Some of our readers might remember the TV advert a few years ago from a well-known telecoms company that advised us that it was “good to talk”? In those days we did not have access to smart ‘phones, social media, and other communication tools that we have at our disposal today. Digital technology, as the platform for so many varieties of social media is universal, and within a relatively short time has become embedded in our day-to-day lives, both at work and at home. Great, I hear you say. Indeed, where would we have been these past two years without access to technology to enable us to work, communicate and go about our business?
However, there is mounting concern that digital communication has adversely affected the intimacy of our relationships. Back in 2014 there was evidence that Texting was overtaking telephone or mobile ‘phone talking as the most popular form of communication. Gallup found that texting was the most common means of communicating with people under 50. There were fewer “engaging conversations taking place” and instead rather clip and somewhat transactional texts, with accompanying emojis becoming the major way in which we stayed connected.
Move forward to 2022 and we find that social media has grown exponentially, spawning so many different forms. A fascinating statistical insight into the growth of social media, and its comparative utilisation by different age groups, is provided on the Statista website. Using a landline to telephone a friend is now seen as almost archaic, mobile ‘phones have morphed into SMART phones for a rich variety of social media platforms and their use for person-to-person conversations has diminished considerably. Highlights from the Statista site include:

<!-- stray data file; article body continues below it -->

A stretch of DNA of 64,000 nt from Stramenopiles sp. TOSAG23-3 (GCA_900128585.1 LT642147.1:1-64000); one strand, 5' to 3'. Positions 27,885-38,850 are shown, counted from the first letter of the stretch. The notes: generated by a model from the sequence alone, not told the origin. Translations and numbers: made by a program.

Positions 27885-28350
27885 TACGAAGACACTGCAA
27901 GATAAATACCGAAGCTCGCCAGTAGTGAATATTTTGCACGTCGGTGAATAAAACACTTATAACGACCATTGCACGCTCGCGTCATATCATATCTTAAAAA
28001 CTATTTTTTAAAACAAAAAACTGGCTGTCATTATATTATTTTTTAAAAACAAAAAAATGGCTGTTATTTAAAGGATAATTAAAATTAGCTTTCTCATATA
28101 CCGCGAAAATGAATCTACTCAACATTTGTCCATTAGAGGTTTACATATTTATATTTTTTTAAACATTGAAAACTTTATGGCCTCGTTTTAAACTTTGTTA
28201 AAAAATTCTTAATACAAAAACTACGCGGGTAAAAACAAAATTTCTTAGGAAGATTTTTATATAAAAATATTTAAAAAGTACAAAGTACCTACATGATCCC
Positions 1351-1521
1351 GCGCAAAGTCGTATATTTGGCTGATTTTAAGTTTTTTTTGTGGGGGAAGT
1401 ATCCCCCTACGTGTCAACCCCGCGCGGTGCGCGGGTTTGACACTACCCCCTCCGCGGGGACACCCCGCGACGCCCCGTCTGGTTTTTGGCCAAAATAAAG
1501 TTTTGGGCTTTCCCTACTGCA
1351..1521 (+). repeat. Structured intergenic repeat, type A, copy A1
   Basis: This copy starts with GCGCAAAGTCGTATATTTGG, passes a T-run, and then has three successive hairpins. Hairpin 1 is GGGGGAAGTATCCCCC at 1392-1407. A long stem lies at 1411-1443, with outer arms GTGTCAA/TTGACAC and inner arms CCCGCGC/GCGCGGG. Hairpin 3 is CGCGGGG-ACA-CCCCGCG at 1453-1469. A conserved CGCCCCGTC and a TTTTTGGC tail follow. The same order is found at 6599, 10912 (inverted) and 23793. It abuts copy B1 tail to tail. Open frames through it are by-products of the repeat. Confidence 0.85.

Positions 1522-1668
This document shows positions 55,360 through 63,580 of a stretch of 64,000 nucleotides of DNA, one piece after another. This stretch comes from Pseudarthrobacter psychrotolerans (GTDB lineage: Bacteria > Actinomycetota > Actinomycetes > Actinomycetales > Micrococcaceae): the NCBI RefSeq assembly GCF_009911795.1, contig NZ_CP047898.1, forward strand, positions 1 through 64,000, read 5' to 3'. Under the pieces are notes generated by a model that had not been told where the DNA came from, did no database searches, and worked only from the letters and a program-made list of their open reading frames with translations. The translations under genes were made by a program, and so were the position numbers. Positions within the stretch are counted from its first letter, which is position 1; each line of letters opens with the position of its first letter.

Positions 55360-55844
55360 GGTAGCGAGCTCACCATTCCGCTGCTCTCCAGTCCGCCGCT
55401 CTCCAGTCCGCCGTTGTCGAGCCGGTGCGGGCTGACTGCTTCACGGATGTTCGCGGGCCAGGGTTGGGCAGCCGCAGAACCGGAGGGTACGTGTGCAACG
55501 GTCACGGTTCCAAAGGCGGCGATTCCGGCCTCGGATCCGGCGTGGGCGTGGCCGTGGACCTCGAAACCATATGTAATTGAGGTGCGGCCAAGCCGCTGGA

- Social Media Penetration in the UK is at 88.51% (with advertising spend of over £3.6bn per year)
- There are 53million “active” social media users in the UK
- Children spend on average 40 minutes per day on Instagram
- 24% of people use Twitter, with over 40% accessing it more than 7 times per day
A particularly salutary statistic from Statista was that UK children spend on average 40 minutes per day on Instagram about 4 hrs 40 minutes per week. This compares to another survey conducted during 2021 showing that the UK family spends an average of just 4 hours per week in “quality time” together, including family mealtimes and activities together.
This is not to decry the value of social media, for information, fun, quick contacts, and there will be no stopping its relentless growth. But it should act as a wakeup call to all of us to take more time to ‘be present’ with our families, friends, workplace colleagues and neighbours. Notwithstanding the effects that digital devices have on our health and wellbeing, including quantity and quality of sleep and the impact on our cognitive processes, we risk losing the art of interpersonal or human communication. The irony is that we have never had so many positive ways in which we can connect to each other, yet our interpersonal skills are rapidly diminishing to be replaced by emojis, memes, screenshots, texting abbreviations and short-hand.